This is a partial transcript from Your World with Neil Cavuto, September 21, 2001.

NEIL CAVUTO, HOST: Well, will that $15 billion bailout be enough to help the industry and maybe our next? Joining us now is JetBlue chairman and CEO David Neeleman.

David, good to have you.

DAVID NEELEMAN, CHAIRMAN & CEO, JETBLUE: Neil.

CAVUTO: Are you getting any of this money?

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NEELEMAN: Yeah, we're getting some.

CAVUTO: How much?

NEELEMAN: Well, I think we're about 20 million in the cash portion and it would be double that amount for the other portion.

CAVUTO: So you, what do you do with it?

NEELEMAN: Well, I think what we do is help — you know, I think a little bit of a misnomer is that, you know, this is going to make the industry whole. And all it's going to try and do is try and get as close back to where we were on September 10th.

CAVUTO: Well, how close are you to that now? Where do you stand now versus...

NEELEMAN: Well, you know, we talked about people's, you know, fear of flying. And I think it's more than that. I think intellectually people understand, you know, they're safe and the chances of that happening again are very small, especially since people now know this kind of modus operandi, and the security checkpoints now, you can't even take tweezers onboard an airplane, all that kind of stuff.

But I think it's just that people aren't in the mood right now. They're just heartsick about this whole thing and they just...

CAVUTO: So you're seeing now your planes, which were virtually all full last time I checked, what are we running at now?

NEELEMAN: We're over 50 percent and it's improving every day. And you know, it's just going to take time, and we just have to give confidence, give great service. And we've always been, you know, a great airline.

CAVUTO: Yeah, you have all of these brand-new planes...

(CROSSTALK)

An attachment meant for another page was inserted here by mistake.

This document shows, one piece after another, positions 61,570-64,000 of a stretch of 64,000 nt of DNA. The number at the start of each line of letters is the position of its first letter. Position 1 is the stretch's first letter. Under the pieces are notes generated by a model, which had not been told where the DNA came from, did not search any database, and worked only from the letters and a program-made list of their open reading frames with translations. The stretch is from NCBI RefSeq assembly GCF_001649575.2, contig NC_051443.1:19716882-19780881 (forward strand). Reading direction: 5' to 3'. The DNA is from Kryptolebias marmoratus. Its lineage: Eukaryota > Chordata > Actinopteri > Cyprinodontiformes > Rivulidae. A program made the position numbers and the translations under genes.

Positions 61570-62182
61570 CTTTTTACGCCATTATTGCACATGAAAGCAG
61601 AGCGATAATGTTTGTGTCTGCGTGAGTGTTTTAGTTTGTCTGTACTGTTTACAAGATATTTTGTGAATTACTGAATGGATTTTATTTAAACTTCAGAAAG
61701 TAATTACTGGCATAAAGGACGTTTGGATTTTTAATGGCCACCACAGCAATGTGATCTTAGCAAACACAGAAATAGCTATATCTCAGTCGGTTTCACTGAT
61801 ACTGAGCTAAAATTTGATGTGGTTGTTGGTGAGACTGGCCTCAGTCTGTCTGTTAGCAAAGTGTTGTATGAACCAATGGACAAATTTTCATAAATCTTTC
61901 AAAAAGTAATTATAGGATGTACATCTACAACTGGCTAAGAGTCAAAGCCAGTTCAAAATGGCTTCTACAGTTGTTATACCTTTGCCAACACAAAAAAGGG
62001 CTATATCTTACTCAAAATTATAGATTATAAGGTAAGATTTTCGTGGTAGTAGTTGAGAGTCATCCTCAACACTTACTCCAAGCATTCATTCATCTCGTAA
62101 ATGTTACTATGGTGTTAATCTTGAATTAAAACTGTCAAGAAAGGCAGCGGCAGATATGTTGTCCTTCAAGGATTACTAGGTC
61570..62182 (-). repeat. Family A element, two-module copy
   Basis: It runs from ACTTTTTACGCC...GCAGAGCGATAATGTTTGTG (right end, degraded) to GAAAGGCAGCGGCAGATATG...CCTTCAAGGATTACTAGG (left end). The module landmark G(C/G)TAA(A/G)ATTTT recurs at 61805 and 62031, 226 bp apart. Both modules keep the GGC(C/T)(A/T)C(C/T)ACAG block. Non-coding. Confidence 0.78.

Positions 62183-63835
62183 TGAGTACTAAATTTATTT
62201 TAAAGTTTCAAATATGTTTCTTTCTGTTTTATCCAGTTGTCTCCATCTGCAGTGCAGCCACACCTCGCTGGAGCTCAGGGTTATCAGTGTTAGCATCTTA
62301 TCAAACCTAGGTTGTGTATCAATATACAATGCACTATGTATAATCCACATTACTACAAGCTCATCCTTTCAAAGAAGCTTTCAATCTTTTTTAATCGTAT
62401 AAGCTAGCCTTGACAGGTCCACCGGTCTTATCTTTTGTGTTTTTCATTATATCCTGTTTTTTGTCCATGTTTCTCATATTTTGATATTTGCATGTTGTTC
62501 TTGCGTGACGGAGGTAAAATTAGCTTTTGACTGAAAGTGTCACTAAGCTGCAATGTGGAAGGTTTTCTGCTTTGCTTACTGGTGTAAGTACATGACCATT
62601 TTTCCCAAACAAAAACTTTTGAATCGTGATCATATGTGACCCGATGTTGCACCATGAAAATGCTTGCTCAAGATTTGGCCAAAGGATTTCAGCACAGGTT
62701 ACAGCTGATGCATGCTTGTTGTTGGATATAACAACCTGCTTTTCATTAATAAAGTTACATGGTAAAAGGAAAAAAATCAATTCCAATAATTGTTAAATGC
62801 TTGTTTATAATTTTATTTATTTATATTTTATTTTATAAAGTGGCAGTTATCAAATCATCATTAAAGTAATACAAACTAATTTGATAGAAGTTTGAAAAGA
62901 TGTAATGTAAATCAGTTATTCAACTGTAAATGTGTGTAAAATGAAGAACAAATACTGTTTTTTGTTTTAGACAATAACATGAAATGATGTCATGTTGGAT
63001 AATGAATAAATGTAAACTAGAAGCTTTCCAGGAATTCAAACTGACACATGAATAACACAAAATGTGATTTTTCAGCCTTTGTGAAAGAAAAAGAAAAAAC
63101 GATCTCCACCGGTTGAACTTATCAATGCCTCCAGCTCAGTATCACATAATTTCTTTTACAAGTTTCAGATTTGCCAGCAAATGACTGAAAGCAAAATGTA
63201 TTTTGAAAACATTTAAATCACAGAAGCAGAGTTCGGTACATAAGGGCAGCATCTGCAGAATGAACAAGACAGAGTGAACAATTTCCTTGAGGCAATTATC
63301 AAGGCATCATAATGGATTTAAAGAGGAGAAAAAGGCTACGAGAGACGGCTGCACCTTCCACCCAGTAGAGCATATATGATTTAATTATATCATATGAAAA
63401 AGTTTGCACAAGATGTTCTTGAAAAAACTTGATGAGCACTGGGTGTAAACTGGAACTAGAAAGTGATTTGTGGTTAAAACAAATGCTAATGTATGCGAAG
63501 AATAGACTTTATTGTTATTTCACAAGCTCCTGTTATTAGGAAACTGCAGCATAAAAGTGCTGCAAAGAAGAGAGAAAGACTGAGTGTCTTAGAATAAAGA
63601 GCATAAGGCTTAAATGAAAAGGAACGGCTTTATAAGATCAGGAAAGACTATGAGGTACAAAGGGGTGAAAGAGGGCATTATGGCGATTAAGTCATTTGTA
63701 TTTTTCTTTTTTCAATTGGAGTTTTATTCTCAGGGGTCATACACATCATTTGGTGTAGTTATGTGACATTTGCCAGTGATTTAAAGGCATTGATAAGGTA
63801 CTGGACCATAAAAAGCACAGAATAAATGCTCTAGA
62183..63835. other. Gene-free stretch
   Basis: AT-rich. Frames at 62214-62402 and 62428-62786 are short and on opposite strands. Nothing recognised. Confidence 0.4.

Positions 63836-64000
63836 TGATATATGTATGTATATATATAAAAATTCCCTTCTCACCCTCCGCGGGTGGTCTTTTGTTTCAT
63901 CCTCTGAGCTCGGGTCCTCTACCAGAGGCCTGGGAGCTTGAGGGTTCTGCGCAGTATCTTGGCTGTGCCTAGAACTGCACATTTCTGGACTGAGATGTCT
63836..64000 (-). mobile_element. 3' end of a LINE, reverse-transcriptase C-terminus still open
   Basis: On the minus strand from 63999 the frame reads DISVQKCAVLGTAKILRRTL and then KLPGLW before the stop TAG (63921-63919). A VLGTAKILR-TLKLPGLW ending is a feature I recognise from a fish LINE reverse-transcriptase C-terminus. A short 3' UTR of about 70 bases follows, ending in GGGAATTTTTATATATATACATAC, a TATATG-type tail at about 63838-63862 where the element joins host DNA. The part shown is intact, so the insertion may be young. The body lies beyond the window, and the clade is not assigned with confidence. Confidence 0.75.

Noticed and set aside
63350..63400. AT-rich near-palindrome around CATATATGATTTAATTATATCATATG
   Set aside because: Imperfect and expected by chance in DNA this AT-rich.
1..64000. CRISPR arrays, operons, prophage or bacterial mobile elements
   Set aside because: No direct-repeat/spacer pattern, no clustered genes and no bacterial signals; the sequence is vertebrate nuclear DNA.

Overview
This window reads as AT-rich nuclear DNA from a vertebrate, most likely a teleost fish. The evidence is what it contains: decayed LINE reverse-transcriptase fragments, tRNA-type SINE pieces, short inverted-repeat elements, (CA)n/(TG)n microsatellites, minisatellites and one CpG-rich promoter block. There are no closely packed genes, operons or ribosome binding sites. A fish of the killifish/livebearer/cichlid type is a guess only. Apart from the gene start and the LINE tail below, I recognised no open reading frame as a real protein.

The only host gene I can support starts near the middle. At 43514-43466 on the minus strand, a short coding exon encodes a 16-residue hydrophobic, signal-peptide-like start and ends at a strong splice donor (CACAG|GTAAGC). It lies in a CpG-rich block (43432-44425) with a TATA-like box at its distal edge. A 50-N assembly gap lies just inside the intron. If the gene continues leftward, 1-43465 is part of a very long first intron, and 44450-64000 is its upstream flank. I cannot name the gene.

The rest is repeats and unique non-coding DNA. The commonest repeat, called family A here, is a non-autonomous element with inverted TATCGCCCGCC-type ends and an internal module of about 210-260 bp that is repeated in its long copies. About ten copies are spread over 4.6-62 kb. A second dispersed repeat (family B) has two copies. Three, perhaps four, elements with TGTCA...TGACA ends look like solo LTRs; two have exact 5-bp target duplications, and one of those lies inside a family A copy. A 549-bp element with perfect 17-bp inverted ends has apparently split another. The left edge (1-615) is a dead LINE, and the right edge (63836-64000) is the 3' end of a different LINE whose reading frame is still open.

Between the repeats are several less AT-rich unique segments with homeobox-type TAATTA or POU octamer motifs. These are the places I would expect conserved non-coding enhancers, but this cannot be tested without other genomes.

NEELEMAN: We were on September 10th and we will be on, you know, going forward. And...

CAVUTO: But, this is the one thing that sticking in my craw. How was it possible for four planes to be hijacked? How is it possible in this day and age, when we thought that was at least a long gone problem, that it happened? Four times?

NEELEMAN: Well, remember that prior to this, the blades they had, as near as I can tell, were legal to go through the checkpoint in security. Now, that's all changed now.

CAVUTO: So it's just a miracle it hadn't happened earlier.

NEELEMAN: But they got onboard the aircraft, and then it was a, you know, basically just a wrestling match. And it was horrible. I don't believe that will ever happen again.

I mean, we're going to fortify our cockpit doors and put armor on them all, that kind of stuff. But I don't believe that particular thing would ever happen. The passengers would be much more (UNINTELLIGIBLE).

Remember that prior to this...

CAVUTO: Well, I think they would revolt now.

NEELEMAN: Yeah, but prior to this, remember the whole hijacking protocol was be cooperative. Be cooperative, you're going to be fine, and there was kind of like that thought.

CAVUTO: And no one thought that a plane would be used...

NEELEMAN: Yeah, no one thought it would be used as a missile. So now, the whole thought has changed. And it's like, OK, if a guy comes on with his bare hands, because he won't have a blade anymore — I'm confident of that — and he says, I'm going to hijack this with my hands, you're going to say, no, you're not.

CAVUTO: See, I worry, when people say that this kind of thing will never happen again, (UNINTELLIGIBLE) sure about it, it makes you wonder.

NEELEMAN: No, I don't think anyone is sure about that. But I think the world has changed. Big time. And I think, you know, we have 285 million people that their awareness level has raised dramatically...

CAVUTO: Absolutely, you're right.

NEELEMAN: And I think it's changed and I think people just have to get comfortable. And (UNINTELLIGIBLE) they'll be back.

CAVUTO: David, very good seeing you again. David Neeleman, the JetBlue chairman and CEO.

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